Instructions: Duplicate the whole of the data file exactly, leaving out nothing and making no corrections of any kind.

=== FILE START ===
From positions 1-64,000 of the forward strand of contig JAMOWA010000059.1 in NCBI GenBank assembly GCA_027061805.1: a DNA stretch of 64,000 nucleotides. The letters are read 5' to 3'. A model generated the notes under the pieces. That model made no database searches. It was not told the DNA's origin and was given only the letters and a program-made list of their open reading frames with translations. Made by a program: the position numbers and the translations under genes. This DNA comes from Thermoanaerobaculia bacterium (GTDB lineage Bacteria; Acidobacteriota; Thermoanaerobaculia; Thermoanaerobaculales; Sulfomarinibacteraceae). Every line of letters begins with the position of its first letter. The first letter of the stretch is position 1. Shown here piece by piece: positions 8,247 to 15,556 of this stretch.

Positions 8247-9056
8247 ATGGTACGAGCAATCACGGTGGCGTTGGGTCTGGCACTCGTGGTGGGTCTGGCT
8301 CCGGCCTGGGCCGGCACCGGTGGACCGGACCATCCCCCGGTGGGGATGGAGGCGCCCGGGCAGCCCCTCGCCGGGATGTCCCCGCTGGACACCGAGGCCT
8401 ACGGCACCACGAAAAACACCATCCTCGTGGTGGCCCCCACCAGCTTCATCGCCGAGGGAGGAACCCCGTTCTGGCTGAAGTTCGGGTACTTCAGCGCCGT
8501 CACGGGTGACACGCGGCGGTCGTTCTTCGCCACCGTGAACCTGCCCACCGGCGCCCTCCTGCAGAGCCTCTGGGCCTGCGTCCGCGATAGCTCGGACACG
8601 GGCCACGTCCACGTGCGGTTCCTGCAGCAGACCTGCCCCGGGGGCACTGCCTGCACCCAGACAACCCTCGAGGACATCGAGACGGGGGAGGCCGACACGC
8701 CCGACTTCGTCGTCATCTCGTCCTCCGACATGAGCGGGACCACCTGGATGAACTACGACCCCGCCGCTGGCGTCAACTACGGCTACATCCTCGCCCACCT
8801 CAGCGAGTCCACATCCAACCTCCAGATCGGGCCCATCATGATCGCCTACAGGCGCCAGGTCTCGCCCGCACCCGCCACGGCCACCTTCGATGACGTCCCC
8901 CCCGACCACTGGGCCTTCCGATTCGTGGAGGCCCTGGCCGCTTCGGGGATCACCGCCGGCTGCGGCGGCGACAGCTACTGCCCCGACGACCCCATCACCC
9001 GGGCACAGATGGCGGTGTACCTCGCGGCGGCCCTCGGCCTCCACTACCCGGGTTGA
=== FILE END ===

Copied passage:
From positions 1-64,000 of the forward strand of contig JAMOWA010000059.1 in NCBI GenBank assembly GCA_027061805.1: a DNA stretch of 64,000 nucleotides. The letters are read 5' to 3'. A model generated the notes under the pieces. That model made no database searches. It was not told the DNA's origin and was given only the letters and a program-made list of their open reading frames with translations. Made by a program: the position numbers and the translations under genes. This DNA comes from Thermoanaerobaculia bacterium (GTDB lineage Bacteria; Acidobacteriota; Thermoanaerobaculia; Thermoanaerobaculales; Sulfomarinibacteraceae). Every line of letters begins with the position of its first letter. The first letter of the stretch is position 1. Shown here piece by piece: positions 8,247 to 15,556 of this stretch.

Positions 8247-9056
8247 ATGGTACGAGCAATCACGGTGGCGTTGGGTCTGGCACTCGTGGTGGGTCTGGCT
8301 CCGGCCTGGGCCGGCACCGGTGGACCGGACCATCCCCCGGTGGGGATGGAGGCGCCCGGGCAGCCCCTCGCCGGGATGTCCCCGCTGGACACCGAGGCCT
8401 ACGGCACCACGAAAAACACCATCCTCGTGGTGGCCCCCACCAGCTTCATCGCCGAGGGAGGAACCCCGTTCTGGCTGAAGTTCGGGTACTTCAGCGCCGT
8501 CACGGGTGACACGCGGCGGTCGTTCTTCGCCACCGTGAACCTGCCCACCGGCGCCCTCCTGCAGAGCCTCTGGGCCTGCGTCCGCGATAGCTCGGACACG
8601 GGCCACGTCCACGTGCGGTTCCTGCAGCAGACCTGCCCCGGGGGCACTGCCTGCACCCAGACAACCCTCGAGGACATCGAGACGGGGGAGGCCGACACGC
8701 CCGACTTCGTCGTCATCTCGTCCTCCGACATGAGCGGGACCACCTGGATGAACTACGACCCCGCCGCTGGCGTCAACTACGGCTACATCCTCGCCCACCT
8801 CAGCGAGTCCACATCCAACCTCCAGATCGGGCCCATCATGATCGCCTACAGGCGCCAGGTCTCGCCCGCACCCGCCACGGCCACCTTCGATGACGTCCCC
8901 CCCGACCACTGGGCCTTCCGATTCGTGGAGGCCCTGGCCGCTTCGGGGATCACCGCCGGCTGCGGCGGCGACAGCTACTGCCCCGACGACCCCATCACCC
9001 GGGCACAGATGGCGGTGTACCTCGCGGCGGCCCTCGGCCTCCACTACCCGGGTTGA